When I learned how to drive the country was in the midst of an energy crisis which meant you had to sit in a gas line to fill your tank, the speed limit was lowered from seventy-five miles per hour (which nobody drove—I have vivid memories of being squashed between my parents, unseatbelted, in the front seat of our Ford Country Squire, my eyes glued to the speedometer as my dad kept it at ninety) to fifty-five, and we were urged to avoid “jackrabbit starts” at stop signs to save on fuel.
Nowadays people don’t have to remember to avoid jackrabbit starts at stop signs since most of them barely bother to pause at intersections, the speed limit is back to seventyish, and apparently there is gas galore for everyone forever.
I actually like to drive, it’s other people on the road I find irritating, although I’m sure they find me irritating as well. I’ve never been what one might term an aggressive driver and I’ve been passed on the road more times than McDonald’s has sold cheeseburgers. I suppose I should say I used to like to drive. Not so much anymore. There are too many people out there who rules of the road are more along the line of suggestions, and that the silly law about not looking at your cell phone while driving was meant for everyone else.
A former (thank God) girlfriend of our oldest son explained why it as all right for her to text and drive whenever she darn well felt like it, which was constantly.
“Young people have faster reflexes so they can text while they’re on the highway and no one will get hurt,” she explained.
I kept my mouth shut, as mothers of sons tend to do with the girls their sons are dating, but I was thinking, in addition to how much my son needed to drop this girl, that one day Little Miss Constant Texter would learn even the fastest reflexes in the world aren’t always enough. I only hope when her inevitable crash happens it’s on a deserted road and there’s no one else involved.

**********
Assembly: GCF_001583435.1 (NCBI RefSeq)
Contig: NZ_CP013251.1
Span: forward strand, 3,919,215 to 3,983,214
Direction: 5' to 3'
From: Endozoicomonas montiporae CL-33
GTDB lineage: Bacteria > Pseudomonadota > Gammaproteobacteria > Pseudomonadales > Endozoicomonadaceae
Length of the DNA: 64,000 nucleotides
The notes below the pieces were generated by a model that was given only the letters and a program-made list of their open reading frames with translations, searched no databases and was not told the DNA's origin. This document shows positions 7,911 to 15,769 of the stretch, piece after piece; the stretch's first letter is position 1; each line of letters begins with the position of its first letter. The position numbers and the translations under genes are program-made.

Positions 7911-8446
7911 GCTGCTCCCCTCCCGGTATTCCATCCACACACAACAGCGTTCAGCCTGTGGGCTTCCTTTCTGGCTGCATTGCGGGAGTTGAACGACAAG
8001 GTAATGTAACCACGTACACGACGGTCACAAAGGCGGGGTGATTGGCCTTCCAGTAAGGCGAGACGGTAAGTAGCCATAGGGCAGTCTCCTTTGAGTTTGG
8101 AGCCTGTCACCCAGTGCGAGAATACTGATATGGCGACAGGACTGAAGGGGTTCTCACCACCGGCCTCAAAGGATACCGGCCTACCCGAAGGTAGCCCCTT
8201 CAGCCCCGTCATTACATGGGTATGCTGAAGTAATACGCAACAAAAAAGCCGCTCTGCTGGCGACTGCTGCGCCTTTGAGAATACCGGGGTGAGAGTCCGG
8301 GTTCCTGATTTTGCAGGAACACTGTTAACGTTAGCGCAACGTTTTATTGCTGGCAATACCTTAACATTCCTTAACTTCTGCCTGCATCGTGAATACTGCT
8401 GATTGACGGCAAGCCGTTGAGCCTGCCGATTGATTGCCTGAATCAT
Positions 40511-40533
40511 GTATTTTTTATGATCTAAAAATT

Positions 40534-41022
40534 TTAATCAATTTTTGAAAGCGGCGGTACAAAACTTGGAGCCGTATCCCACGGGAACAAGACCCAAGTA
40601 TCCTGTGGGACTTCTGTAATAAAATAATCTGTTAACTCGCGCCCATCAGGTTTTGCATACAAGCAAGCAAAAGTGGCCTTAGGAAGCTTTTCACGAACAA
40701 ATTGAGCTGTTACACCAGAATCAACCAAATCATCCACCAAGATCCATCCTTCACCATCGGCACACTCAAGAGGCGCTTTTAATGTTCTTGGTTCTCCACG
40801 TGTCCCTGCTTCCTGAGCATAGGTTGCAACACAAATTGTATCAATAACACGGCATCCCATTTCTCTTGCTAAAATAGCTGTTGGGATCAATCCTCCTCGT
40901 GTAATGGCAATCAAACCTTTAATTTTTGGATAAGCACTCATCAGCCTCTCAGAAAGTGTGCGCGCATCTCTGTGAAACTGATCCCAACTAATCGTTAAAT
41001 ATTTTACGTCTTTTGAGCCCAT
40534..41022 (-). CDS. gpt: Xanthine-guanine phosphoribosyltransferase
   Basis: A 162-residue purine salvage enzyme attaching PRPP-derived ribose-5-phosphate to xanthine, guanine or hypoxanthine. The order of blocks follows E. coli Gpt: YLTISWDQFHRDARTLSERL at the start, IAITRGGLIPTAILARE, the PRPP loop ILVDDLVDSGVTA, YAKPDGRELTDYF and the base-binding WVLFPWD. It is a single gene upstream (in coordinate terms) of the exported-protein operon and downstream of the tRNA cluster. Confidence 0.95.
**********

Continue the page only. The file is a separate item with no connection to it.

And then there are roundabouts. I know some people love them, but I think they were designed by the same sadists who thought up zipper lanes and colonoscopy prep beverages. I avoided the many roundabouts popping up around our fair town until the day Mark had to take his truck into the Nissan dealership which meant I had to be a good sport and follow in our other car unless he wanted to stay at the dealership all day long (an option I strongly supported).
“But we have to go a roundabout to get there,” I said after searching alternative routes to no avail. “A big one. The only roundabouts I’ve driven through are at six in the morning when there’s no traffic.”
“We’ll go before eight and I’ll drive home. You can do this,” Mark told me, conveniently forgetting the return trip we’d have to make to pick his truck up.
The drop off went smoothly since there was little traffic on Highway 22 at that time, but when the dealership called and said the truck was ready, around two in the afternoon, traffic had increased considerably.
“Just remember what that guy told me,” Mark said when we got to the dealership.
“The one I met who drives a propane truck.”
“What did he say?”
“He said ‘The second you get in a roundabout, drive like you’re playing chicken and you’ll always win.’”
Easy advice for a propane truck driver to give, but I clung to his words of wisdom nonetheless.
Stomping on the gas, I entered the roundabout and sped toward the exit, pretending I too was hauling a load of propane. I made it crash-free and if I still kept a diary, my entry for that day would have been: “Dear Diary, Today I drove through a roundabout twice and didn’t die. Today I am no longer a roundabout virgin. Today I am a woman!”
Of course, I haven’t driven through another roundabout since, but at least now I know I can if I absolutely have to.
I just wish everyone would slow down a little, obey the rules of the road and be more courteous and less prone to hand gestures while driving. And put down your cell phone. The rest of us law-abiding citizens see you and one of these days we’re going to start tattling, although not while we’re in traffic, of course.